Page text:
March 28th is Wong Kim Ark Day!

125 years ago on this day, Wong Kim Ark won his Supreme Court case, affirming his right to American citizenship, along with that of every child born to immigrant parents on U.S. soil.

Wong Kim Ark was born on October 1, 1870 in an apartment above his father’s grocery store at 751 Sacramento Street in San Francisco’s Chinatown. Due to the restrictive laws and customs which limited the immigration of Chinese women, he was one of the few children born to Chinese parents in the U.S. in that era. In 1877, when Wong’s parents could no longer weather the Long Depression, they decided to return with him to China. However, economic need prompted him to later return to the U.S. to work as a dishwasher and cook. In 1890, Wong traveled back to his parents’ home village, this time to marry and father a son before returning to the U.S. to work and support his new family. In 1894, Wong traveled to China again to visit family, however, upon return, was denied reentry as a laborer barred under Chinese Exclusion. With the support of the Chinese Consolidated Benevolent Association, Wong decided to fight his deportation and mounted a case that went right up to the Supreme Court. In a landmark 6-2 decision in 1898, the Supreme Court ruled definitively that the 14th Amendment’s birthright provision applied to all persons born in the United States regardless of race, significantly opening the only avenue through which persons of Chinese descent could claim U.S. citizenship. Naturalization laws passed in 1790 and 1870 had categorized Asians as aliens racially ineligible for citizenship and would remain in effect until the McCarran-Walter Act of 1952 removed all racial barriers to naturalization.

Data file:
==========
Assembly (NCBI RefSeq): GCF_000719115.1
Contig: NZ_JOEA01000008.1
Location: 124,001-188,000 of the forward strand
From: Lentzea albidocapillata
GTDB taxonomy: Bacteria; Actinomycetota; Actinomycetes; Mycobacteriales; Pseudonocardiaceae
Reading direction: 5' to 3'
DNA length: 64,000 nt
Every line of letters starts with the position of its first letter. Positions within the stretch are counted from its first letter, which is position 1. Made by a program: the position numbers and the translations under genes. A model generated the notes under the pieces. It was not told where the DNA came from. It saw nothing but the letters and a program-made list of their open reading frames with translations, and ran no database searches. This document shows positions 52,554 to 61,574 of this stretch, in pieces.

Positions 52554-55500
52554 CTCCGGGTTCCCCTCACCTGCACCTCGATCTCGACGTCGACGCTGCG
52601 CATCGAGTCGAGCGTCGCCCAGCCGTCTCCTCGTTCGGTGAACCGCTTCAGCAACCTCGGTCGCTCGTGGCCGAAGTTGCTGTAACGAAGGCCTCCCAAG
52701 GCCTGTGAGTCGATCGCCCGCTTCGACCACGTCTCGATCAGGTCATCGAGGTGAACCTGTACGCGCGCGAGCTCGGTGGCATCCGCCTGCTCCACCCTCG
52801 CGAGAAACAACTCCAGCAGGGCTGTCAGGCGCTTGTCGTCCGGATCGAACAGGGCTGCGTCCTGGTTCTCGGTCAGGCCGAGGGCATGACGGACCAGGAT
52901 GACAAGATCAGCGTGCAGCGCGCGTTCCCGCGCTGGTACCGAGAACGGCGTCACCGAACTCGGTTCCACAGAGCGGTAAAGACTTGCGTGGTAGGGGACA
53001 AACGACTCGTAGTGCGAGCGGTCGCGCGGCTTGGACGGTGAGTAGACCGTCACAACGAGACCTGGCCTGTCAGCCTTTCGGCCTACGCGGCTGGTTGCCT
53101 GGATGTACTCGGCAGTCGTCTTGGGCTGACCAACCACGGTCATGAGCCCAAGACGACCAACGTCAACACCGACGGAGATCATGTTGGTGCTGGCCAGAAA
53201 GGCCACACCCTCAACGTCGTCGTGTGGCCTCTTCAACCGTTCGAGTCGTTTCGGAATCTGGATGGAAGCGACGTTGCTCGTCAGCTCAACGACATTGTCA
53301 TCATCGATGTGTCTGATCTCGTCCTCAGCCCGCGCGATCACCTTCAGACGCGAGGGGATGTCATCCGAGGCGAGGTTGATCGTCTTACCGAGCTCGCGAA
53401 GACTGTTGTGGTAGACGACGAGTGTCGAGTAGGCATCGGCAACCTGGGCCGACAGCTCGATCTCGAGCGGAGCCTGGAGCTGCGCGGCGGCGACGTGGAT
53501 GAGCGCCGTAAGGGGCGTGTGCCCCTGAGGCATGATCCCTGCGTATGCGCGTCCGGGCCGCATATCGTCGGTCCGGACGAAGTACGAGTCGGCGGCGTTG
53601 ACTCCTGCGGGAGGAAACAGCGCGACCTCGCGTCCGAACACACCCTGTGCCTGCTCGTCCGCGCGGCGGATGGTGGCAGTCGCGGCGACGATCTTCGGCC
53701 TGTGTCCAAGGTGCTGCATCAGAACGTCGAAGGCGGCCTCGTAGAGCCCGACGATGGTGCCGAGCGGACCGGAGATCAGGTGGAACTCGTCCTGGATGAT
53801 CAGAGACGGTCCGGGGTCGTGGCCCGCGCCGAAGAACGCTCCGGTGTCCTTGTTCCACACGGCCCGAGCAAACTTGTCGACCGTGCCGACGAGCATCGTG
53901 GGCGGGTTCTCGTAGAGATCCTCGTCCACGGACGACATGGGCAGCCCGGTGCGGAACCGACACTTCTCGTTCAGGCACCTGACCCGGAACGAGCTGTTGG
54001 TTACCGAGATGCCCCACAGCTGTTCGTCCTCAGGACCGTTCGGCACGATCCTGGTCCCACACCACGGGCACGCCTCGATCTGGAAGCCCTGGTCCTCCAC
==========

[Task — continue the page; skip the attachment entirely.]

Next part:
Consequentially, in 1906, after an earthquake and fire tore through San Francisco, destroying the building housing birth and immigration records, the precedent set by Wong Kim Ark’s case made it so that almost every Chinese in the U.S. at the time could claim American birth and citizenship! This enabled Chinese of the laboring classes, not of the classes exempt from Exclusion, to also immigrate and become part of our nation’s first generations of Chinese Americans.